The purpose of mushrooms is to bear spores and release them into the environment. Any given mushroom may house and release as many as a billion spores. The spores are then carried by the wind or water and germinate if they land in a nice moist environment with a good food source. This method of dispersal has allowed for single species of fungi to be found all around the globe.
Mushrooms are of huge economic importance especially in Asia and Europe where most of the world’s mushrooms are grown and eaten. They have been harvested and cultivated for centuries for their nutritional value and taste.
The most common market sold mushroom is Agaricus bisporus, or the common white mushroom, which is considered safe to eat (by mushroom standards) but does in fact have toxins which are destroyed during cooking. Many mushrooms can be fatally poisonous and eating wild mushrooms should be avoided unless you have a good knowledge of which mushrooms are safe to eat.
Molds belong to a group of fungi called zygomycetes. Around 1,000 different zygomycetes species have currently been identified.
Molds are a group of fast growing fungi that are responsible for the spoiling of many foods such as bread, fruits, vegetables and dairy products. The hyphae of molds spread across a food source and penetrate into the food. Once the hyphae have penetrated into the food they are able to absorb it nutrients.
Single-celled fungi are known as yeasts. Around 1,500 species of fungi are recognised as yeasts. Some fungi have the ability to shift between living as yeasts or in a multicellular form with hyphae. Yeasts do not belong to one particular group of fungi but are found in a range of distantly related fungal groups.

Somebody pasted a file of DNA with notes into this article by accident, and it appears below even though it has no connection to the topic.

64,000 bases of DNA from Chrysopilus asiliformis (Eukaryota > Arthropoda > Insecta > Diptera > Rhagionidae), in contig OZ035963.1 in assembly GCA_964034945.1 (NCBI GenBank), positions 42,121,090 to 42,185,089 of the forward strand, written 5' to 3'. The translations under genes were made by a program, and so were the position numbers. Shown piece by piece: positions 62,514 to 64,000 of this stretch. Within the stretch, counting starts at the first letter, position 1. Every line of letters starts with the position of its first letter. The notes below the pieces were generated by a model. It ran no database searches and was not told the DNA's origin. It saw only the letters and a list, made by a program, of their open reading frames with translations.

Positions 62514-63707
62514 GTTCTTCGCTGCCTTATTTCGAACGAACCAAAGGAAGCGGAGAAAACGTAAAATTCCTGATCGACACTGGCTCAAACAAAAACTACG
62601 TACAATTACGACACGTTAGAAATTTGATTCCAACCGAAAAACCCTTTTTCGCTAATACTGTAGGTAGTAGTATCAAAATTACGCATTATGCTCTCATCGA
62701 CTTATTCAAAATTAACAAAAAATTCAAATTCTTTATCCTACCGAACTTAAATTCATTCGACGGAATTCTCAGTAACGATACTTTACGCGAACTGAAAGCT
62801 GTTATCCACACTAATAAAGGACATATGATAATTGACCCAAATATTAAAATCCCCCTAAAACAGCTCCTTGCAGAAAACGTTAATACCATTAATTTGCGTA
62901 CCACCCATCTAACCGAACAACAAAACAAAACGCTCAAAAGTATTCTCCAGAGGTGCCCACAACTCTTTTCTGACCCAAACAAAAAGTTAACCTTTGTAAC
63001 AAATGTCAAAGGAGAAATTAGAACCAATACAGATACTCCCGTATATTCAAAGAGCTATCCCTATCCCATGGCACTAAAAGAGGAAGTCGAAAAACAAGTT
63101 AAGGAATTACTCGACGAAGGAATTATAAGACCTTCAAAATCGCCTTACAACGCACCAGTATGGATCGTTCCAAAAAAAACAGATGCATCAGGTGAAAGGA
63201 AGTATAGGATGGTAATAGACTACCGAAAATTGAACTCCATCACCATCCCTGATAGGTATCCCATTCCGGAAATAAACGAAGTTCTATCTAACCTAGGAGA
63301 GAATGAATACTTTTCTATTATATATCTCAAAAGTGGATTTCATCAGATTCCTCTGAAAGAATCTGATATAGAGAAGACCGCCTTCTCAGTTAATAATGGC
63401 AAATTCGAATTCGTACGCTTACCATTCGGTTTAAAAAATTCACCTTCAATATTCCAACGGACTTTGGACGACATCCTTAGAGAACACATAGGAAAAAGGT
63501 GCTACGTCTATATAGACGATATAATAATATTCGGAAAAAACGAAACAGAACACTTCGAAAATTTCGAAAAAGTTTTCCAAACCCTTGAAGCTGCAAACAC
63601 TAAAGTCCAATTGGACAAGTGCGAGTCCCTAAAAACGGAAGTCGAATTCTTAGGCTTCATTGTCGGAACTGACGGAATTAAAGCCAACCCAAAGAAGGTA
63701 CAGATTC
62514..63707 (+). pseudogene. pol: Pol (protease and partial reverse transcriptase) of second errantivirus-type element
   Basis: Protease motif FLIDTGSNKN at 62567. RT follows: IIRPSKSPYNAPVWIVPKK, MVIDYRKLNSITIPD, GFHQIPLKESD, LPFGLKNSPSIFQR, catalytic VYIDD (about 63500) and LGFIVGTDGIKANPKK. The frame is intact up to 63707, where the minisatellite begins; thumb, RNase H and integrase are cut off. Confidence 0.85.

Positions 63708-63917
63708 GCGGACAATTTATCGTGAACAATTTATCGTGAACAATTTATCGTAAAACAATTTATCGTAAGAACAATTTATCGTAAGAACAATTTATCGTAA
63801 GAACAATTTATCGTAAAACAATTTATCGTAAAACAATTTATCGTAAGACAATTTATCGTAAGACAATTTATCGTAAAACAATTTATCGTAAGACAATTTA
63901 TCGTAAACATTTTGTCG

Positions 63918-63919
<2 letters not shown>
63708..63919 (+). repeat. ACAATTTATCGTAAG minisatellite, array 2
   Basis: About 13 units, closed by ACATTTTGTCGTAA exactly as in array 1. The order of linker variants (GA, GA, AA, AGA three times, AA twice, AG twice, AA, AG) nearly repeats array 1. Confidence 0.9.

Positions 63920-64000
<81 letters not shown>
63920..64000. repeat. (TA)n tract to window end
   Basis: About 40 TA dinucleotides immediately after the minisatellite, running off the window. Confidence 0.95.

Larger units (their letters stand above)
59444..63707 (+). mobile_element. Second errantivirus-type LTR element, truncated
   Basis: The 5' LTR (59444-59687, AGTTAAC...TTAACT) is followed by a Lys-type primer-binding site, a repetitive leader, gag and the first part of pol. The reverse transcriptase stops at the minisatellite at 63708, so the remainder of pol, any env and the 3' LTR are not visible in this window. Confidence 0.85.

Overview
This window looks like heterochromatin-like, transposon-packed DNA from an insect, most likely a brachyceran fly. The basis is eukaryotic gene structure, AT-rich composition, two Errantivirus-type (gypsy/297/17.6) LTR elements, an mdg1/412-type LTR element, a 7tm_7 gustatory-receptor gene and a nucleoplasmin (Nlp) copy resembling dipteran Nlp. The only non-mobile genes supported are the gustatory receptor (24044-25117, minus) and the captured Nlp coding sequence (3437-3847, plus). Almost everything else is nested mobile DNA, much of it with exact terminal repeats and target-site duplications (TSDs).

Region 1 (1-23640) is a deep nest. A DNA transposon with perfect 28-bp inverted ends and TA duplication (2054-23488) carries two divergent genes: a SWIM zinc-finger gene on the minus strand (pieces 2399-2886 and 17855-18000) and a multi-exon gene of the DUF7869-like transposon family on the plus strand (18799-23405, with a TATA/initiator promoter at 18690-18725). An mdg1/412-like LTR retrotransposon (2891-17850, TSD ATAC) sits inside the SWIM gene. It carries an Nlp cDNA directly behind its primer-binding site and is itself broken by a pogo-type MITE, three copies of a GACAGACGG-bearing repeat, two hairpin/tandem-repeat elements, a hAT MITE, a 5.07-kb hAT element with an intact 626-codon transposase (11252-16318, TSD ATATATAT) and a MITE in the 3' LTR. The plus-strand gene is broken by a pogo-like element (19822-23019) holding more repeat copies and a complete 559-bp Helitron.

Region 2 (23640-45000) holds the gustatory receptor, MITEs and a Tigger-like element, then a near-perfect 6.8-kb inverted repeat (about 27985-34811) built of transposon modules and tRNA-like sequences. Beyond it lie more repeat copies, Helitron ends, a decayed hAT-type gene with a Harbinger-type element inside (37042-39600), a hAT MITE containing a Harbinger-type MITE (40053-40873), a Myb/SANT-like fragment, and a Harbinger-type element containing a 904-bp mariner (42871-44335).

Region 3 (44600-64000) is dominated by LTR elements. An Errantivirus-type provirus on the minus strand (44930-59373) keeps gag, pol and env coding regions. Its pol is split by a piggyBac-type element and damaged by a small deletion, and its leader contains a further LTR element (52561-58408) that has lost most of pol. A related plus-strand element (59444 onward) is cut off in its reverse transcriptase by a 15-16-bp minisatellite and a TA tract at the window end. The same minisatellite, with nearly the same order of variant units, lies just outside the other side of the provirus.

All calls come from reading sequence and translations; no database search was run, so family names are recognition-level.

Yeasts are found in a variety of places – in both aquatic environments and on land. They are also found living in and on plants and animals.
For thousands of years yeasts have been used to create certain foods. Yeasts are able to metabolize carbohydrates into alcohol and carbon dioxide. Humans have utilised the fermentation of carbohydrates by yeasts to create fermented foods and drinks such as bread, beer and wine.
A lichen forms when a fungi and photosynthetic organisms, such as a green algae or cyanobacteria, form a symbiotic relationship. A symbiotic relationship is any relationship between different individuals from different species. In the case of lichens, it is a relationship between a fungi and many single-celled, photosynthetic organisms.
In lichens, photosynthetic cells are caught in a dense network of fungal hyphae. The fungi provides the photosynthetic cells with a suitable habitat. The fungi receives the benefit of excess sugars and nutrients produced by the green algae or cyanobacterium.
Over 16,000 different lichen species have so far been identified.
Mycorrhizae are fungi that live in close association with plant roots and help plants to absorb more nutrients. Mycorrhizal fungi do not come from one particular group of fungi but include species from different and distantly related groups.
The hyphae of mycorrhizal fungi grow into the roots of plants and branch into an extremely thin network of hyphae. These hyphae are far thinner thinner than the thinnest roots of plants and so they are able to absorb more nutrients for their volume.
Over 90% of all plant species have mycorrhizal relationships with a fungal species. If soils are lacking in fungal populations then many plants will struggle to survive in the absence of mycorrhizal fungi.
Last edited: 13 March 2016